The Future of Billing and Coding Programs

Medical Billing and Coding: Job Prospects & Earnings

Medical Coding Average Pay 2006 - 2012

According to the U.S. Bureau of Labor Statistics, the employment of medical records and health information technicians, a job category that includes medical billing and coding specialists, is expected to increase by 21% from 2010 to 2020, making it one of the fastest-growing fields in health care.

Some of the reasons for this growth include the health needs of a growing and aging baby boomer population, recent and upcoming changes to private and public health insurance, and the health care industry’s transition to digitized medical records. Here’s a closer look:

A Growing Senior Population

Advances in medical technology are allowing people to live longer, more active lives. By 2020, one out of six Americans will be 65 years or older. As the country’s senior citizen population increases, so will the demand for quality health care. Hospitals and other health care facilities will need highly skilled medical billing and coding specialists to accurately code patient records and submit and follow up claims for reimbursement from private and public insurance to help meet that demand.

Changes to Private and Public Health Insurance

Despite its detractors, obtaining affordable health care became a possibility for many uninsured Americans thanks to the Affordable Care Act. As changes to the country’s private and public health insurance industries are rolled out, and as the number of insured Americans continues to grow, more medical billing and coding specialists will be needed to accurately process the increasing number of claims, answer questions from patients regarding their insurance, and help control insurance claim fraud and abusive practices.

Digitization of Medical Records

According to a May 2013 report from the U.S. Department of Health and Human Services, more than 50% of doctors’ offices and four in five hospitals have transitioned from paper to electronic medical records. The health care industry’s move to digitize medical records, made possible through more than $14 billion dollars in government incentives, has increased the demand for medical billing and coding specialists who can organize, accurately code, and maintain all of the medical data necessary for complete digital medical record keeping, as well as deal with the challenges and shortcomings of current information technology systems.

Remote Billing and Coding

Over the next decade, the number of medical billing and coding specialists employed remotely as independent contractors or employees by large, reputable employers is expected to grow. High gas prices, parking and highway congestion, and a premium on available, affordable office space are all contributing to this transition from the office to online.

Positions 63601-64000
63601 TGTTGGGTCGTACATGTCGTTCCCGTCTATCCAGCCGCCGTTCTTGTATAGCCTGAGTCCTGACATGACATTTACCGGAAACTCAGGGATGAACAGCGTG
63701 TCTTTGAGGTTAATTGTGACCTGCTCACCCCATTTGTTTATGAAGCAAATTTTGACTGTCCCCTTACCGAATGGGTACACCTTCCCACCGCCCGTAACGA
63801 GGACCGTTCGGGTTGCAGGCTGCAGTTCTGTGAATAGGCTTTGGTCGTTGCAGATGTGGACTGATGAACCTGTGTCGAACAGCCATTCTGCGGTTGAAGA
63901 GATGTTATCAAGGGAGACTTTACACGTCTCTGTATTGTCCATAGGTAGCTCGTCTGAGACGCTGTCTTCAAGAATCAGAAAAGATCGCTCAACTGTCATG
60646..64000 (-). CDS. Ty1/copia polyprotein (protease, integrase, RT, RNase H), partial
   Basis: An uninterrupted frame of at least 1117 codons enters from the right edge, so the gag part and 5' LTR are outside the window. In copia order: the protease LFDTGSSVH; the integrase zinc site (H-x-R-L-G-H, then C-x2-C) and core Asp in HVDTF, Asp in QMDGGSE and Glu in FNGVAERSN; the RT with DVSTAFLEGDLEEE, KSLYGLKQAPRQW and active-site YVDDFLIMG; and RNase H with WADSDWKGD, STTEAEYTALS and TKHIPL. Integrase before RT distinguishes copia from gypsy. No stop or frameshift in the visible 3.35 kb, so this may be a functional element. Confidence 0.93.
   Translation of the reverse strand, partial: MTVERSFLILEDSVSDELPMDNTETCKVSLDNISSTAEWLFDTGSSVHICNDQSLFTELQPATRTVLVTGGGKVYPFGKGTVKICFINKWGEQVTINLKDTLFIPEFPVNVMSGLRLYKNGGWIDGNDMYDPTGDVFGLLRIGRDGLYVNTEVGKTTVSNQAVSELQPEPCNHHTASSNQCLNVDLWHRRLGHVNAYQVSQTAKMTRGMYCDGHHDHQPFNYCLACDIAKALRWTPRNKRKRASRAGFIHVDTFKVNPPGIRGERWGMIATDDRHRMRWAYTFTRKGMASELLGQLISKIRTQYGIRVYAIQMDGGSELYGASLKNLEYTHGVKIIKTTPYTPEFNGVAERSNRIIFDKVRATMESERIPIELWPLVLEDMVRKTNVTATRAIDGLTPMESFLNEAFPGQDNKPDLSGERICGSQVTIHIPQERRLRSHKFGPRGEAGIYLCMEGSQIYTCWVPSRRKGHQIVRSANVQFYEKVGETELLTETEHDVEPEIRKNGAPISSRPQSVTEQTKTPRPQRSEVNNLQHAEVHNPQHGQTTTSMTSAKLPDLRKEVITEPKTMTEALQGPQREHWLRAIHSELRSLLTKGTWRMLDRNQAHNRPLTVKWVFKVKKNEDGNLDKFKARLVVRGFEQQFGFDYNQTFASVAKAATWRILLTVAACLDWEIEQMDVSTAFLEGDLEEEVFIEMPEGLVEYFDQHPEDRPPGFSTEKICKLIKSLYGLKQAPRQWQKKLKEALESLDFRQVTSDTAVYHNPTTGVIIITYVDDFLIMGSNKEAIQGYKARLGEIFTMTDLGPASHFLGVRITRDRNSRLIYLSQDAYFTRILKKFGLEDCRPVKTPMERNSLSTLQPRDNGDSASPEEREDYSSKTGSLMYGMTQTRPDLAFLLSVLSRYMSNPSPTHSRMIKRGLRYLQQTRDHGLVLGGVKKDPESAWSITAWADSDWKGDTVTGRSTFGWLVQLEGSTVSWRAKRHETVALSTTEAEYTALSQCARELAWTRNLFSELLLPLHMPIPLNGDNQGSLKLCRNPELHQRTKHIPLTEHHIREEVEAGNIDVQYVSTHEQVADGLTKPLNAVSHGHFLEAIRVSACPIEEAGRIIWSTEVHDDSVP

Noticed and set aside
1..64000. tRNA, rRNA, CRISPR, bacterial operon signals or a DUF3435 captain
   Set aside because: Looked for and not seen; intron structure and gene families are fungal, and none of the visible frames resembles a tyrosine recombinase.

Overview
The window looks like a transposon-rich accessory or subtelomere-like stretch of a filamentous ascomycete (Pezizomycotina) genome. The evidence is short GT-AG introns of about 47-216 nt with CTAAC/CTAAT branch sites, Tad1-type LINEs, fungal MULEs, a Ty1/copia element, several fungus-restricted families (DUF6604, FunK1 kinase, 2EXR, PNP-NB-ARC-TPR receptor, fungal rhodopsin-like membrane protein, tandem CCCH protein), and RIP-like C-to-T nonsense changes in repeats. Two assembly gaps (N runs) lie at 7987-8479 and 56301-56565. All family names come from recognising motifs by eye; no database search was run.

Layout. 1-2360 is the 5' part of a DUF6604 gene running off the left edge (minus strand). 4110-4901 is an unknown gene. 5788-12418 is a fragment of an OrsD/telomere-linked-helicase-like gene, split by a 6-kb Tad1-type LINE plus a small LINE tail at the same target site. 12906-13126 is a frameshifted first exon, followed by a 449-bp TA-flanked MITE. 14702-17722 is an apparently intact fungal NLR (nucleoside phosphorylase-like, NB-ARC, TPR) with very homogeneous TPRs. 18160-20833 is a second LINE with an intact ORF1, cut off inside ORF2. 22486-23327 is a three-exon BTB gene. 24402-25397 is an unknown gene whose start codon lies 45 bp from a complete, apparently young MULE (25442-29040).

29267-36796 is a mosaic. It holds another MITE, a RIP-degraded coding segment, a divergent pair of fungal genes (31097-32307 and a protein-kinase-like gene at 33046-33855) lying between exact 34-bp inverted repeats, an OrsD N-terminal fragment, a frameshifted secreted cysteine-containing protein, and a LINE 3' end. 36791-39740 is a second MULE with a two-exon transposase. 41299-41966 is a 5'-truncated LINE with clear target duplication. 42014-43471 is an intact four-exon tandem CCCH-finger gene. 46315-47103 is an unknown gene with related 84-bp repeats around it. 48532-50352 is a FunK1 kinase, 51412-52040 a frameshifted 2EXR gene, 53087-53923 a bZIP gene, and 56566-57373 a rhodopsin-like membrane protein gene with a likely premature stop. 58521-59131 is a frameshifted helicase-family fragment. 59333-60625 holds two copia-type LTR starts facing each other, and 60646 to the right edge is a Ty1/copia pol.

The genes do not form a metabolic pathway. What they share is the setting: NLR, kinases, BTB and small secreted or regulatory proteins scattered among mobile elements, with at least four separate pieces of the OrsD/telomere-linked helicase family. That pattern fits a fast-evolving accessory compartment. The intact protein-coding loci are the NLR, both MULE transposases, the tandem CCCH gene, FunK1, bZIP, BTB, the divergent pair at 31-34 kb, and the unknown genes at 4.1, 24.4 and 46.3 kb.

Remote billing and coding specialists perform the same tasks as on-site specialists, including accessing patient medical records and coding and submitting claims accordingly, through a secure, HIPAA (Health Insurance Portability and Accountability Act)-compliant Internet connection.

For information on medical billing and coding salaries, visit the salary page to find the average pay in this field according to state.

Changes to Medical Billing and Coding Programs

Although medical billing and coding specialists are not required to be certified, certification through nationally administered exams is expected to become the norm as early as 2020. As the job market becomes more competitive, employers are likely to favor billing and coding specialists who have completed a certificate or diploma program and are certified by either the American Health Information Management Association or the American Academy of Professional Coders (AAPC).


In October 2014, all health care providers covered by HIPAA, including state Medicaid programs, will switch to ICD-10 codes for their services and for hospital inpatient procedures. (CPT coding, both for outpatient procedures and for physician services, won’t be affected.) Medical billing and coding specialists already certified in an ICD-9 coding can maintain their certification by enrolling in ICD-10 training program, either at their job or through an organization like the AHIMA.